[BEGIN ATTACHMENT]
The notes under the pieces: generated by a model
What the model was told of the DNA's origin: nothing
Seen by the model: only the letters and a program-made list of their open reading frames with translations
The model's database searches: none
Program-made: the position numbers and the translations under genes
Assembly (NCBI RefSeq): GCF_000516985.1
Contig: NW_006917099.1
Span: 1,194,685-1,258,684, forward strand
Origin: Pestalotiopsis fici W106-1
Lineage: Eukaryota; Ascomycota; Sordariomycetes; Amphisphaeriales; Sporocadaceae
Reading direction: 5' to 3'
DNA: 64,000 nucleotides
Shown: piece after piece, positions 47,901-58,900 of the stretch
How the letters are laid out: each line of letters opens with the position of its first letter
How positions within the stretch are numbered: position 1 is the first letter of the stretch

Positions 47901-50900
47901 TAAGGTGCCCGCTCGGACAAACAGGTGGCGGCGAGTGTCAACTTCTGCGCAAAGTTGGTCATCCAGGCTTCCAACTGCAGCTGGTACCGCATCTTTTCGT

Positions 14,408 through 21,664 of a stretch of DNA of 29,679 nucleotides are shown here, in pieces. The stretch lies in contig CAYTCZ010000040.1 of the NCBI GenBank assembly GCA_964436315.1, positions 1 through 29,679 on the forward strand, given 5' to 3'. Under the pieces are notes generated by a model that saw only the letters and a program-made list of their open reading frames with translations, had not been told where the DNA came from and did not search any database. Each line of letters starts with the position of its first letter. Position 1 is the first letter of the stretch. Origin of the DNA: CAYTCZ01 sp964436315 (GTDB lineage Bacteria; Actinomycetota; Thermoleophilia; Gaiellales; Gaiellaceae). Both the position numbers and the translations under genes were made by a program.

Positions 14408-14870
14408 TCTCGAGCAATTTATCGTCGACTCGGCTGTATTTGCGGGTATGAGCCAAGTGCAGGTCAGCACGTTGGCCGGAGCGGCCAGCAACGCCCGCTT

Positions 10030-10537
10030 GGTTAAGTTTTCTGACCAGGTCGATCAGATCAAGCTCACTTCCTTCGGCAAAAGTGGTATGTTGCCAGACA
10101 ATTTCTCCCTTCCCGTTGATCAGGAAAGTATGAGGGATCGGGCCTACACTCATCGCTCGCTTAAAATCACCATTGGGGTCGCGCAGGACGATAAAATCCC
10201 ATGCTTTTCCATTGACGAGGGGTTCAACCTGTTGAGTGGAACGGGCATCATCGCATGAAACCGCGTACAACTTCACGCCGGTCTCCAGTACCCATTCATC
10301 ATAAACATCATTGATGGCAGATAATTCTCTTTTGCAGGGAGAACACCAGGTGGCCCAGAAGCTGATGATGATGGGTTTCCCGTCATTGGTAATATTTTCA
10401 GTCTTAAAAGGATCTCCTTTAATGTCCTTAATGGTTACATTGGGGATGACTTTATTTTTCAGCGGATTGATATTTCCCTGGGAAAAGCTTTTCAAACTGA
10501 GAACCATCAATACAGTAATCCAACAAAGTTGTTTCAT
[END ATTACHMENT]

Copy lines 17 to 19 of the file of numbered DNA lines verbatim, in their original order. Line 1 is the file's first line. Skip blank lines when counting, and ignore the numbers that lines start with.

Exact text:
47901 TAAGGTGCCCGCTCGGACAAACAGGTGGCGGCGAGTGTCAACTTCTGCGCAAAGTTGGTCATCCAGGCTTCCAACTGCAGCTGGTACCGCATCTTTTCGT

Positions 14,408 through 21,664 of a stretch of DNA of 29,679 nucleotides are shown here, in pieces. The stretch lies in contig CAYTCZ010000040.1 of the NCBI GenBank assembly GCA_964436315.1, positions 1 through 29,679 on the forward strand, given 5' to 3'. Under the pieces are notes generated by a model that saw only the letters and a program-made list of their open reading frames with translations, had not been told where the DNA came from and did not search any database. Each line of letters starts with the position of its first letter. Position 1 is the first letter of the stretch. Origin of the DNA: CAYTCZ01 sp964436315 (GTDB lineage Bacteria; Actinomycetota; Thermoleophilia; Gaiellales; Gaiellaceae). Both the position numbers and the translations under genes were made by a program.

Positions 14408-14870